Air quality and health could be impacted by smoky skies

Residents in communities across Interior Health affected by fires burning and resulting smoky skies should be aware that smoke conditions and local air quality can change due to the unpredictable nature of fires. Some individuals may be more sensitive to the effects of smoke from forest fires, such as those with heart or lung conditions. These individuals should watch for any change in symptoms that may be due to smoke exposure. If any symptoms are noted, affected individuals should take steps to reduce their exposure to smoke and if necessary see their physician or local walk-in clinic.

People with severe symptoms should present themselves to the nearest Emergency Department.

Reducing Exposure to Smoke

There are some actions you can take to reduce the health effects of smoke in the air:

·People with heart or lung conditions may be more sensitive to the effects of smoke and should watch for any change in symptoms that may be due to smoke exposure. If any symptoms are noted, affected individuals should take steps to reduce their exposure to smoke and if necessary see their physician. People with symptoms should go to their health care provider, walk in clinic or emergency department depending on severity of symptoms.

·Use common sense regarding outdoor physical activity – if your breathing becomes difficult or uncomfortable, stop or reduce the activity.

·Stay cool and drink plenty of fluids.

·Smoke levels may be lower indoors, however levels of smoke particles will still be increased. If you stay indoors, be aware of your symptoms.

·Consider visiting a location like a shopping mall with cooler filtered air. Keep in mind that staying indoors may help you stay cool and provide some relief from the smoke. However, many air conditioning systems do not filter the air or improve indoor air quality.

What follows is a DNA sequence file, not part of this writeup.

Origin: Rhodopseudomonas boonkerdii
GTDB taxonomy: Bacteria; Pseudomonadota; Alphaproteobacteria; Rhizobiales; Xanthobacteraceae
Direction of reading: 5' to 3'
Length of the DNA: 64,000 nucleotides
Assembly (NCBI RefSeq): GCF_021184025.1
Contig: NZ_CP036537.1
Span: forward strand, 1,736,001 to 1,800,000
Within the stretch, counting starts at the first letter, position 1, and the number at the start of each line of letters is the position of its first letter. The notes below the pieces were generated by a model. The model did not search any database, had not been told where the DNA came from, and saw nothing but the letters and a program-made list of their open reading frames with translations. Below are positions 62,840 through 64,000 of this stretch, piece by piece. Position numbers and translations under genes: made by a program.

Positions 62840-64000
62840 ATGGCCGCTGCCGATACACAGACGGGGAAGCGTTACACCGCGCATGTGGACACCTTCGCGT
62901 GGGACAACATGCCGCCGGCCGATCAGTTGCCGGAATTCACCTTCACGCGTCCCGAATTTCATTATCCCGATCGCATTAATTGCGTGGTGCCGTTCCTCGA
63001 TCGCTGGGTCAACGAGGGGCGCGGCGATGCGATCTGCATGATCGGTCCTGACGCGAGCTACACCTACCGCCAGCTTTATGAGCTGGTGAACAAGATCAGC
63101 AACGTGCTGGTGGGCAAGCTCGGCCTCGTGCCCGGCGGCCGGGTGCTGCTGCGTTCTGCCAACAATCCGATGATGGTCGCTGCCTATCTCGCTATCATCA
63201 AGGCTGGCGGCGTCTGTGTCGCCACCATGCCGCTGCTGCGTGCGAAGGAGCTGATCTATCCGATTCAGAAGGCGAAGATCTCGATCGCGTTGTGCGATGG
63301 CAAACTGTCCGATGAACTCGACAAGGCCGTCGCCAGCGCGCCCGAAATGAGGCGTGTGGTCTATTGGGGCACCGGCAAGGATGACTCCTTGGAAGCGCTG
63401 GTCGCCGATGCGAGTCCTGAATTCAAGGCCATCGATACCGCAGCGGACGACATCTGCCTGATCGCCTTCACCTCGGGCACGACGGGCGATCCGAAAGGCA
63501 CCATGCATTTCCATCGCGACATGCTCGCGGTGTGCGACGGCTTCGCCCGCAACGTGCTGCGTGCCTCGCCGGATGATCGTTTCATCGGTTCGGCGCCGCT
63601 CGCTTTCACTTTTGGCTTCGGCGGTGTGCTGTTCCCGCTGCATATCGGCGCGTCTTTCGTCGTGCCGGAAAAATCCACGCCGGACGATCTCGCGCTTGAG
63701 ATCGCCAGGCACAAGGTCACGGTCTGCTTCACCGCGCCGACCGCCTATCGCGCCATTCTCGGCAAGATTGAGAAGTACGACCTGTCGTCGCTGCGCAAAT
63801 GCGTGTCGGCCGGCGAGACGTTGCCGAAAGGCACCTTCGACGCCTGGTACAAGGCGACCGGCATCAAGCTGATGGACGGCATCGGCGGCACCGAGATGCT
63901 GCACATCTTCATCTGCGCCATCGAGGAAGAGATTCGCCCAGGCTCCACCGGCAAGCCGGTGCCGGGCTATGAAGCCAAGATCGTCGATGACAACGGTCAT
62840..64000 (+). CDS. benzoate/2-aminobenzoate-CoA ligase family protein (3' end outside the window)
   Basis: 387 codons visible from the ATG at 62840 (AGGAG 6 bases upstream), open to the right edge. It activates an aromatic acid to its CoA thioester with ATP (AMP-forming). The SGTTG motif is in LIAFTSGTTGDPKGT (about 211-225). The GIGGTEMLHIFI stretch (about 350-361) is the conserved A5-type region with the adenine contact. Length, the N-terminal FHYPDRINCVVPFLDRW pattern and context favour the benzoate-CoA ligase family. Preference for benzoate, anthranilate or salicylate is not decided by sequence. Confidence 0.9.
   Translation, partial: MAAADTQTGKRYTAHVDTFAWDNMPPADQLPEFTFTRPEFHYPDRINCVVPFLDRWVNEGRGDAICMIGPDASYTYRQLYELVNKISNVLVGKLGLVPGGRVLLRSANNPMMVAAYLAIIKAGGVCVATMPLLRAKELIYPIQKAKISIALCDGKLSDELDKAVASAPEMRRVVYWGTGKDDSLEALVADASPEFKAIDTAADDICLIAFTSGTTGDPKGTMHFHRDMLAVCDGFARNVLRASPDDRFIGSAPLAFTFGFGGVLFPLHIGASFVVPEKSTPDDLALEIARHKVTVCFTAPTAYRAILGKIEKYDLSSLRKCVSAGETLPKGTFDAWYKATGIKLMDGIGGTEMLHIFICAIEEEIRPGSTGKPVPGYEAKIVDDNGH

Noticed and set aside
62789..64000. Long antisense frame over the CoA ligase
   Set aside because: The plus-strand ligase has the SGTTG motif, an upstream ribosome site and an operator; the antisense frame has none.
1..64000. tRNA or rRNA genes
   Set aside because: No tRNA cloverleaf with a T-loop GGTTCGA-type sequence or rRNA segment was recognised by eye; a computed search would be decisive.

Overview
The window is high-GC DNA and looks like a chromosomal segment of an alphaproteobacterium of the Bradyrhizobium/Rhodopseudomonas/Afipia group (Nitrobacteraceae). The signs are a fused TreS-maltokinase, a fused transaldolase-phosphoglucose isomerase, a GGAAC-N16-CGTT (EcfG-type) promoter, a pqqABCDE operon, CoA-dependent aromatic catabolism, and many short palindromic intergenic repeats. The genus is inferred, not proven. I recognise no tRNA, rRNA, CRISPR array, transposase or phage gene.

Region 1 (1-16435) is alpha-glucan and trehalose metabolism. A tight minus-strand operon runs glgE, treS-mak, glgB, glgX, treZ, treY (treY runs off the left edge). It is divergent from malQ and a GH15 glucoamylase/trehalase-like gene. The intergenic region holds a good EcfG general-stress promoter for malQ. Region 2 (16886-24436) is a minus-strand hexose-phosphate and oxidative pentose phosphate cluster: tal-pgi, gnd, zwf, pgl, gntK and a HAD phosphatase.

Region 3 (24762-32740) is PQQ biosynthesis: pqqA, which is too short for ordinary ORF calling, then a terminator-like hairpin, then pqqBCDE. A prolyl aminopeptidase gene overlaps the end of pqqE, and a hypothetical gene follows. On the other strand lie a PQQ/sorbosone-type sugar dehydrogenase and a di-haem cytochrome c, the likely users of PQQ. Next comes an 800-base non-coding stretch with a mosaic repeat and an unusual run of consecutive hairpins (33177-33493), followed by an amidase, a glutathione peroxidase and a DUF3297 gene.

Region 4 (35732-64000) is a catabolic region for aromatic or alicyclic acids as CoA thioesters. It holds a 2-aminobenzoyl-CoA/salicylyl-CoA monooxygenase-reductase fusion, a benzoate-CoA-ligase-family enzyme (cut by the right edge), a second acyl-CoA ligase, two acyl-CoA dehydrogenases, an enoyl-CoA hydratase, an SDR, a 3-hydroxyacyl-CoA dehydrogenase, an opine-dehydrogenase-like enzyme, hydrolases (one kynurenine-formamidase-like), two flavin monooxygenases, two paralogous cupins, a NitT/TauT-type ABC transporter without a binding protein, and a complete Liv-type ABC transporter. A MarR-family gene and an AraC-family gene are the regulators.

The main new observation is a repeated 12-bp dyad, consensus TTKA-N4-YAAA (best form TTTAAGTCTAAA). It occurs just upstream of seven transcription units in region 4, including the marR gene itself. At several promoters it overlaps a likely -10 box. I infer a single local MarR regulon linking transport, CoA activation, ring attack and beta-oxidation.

· Reduce indoor pollution sources such as smoking or burning other materials.

·You may be able to reduce your exposure to smoke by moving to cleaner air. Conditions can vary dramatically by area and elevation.

·Residents with asthma or other chronic illness should activate their asthma or personal care plan.

· Pay attention to local air quality reports, air quality may be poor even though smoke may not be visible.

· Commercially available HEPA (high efficiency particulate air) filters can further reduce poor indoor air quality near the device.

· Maintaining good overall health is a good way to prevent health effects resulting from short-term exposure to air pollution.

For general information about smoke and your health, contact HealthLink BC available toll free, 24 hours a day, 7 days a week at 8-1-1.

If the public wants to know the Air Quality Health Index for their region, log on to www.bcairquality.ca or call (250) 952-2039.

For fire information, visit www.bcwildfire.ca

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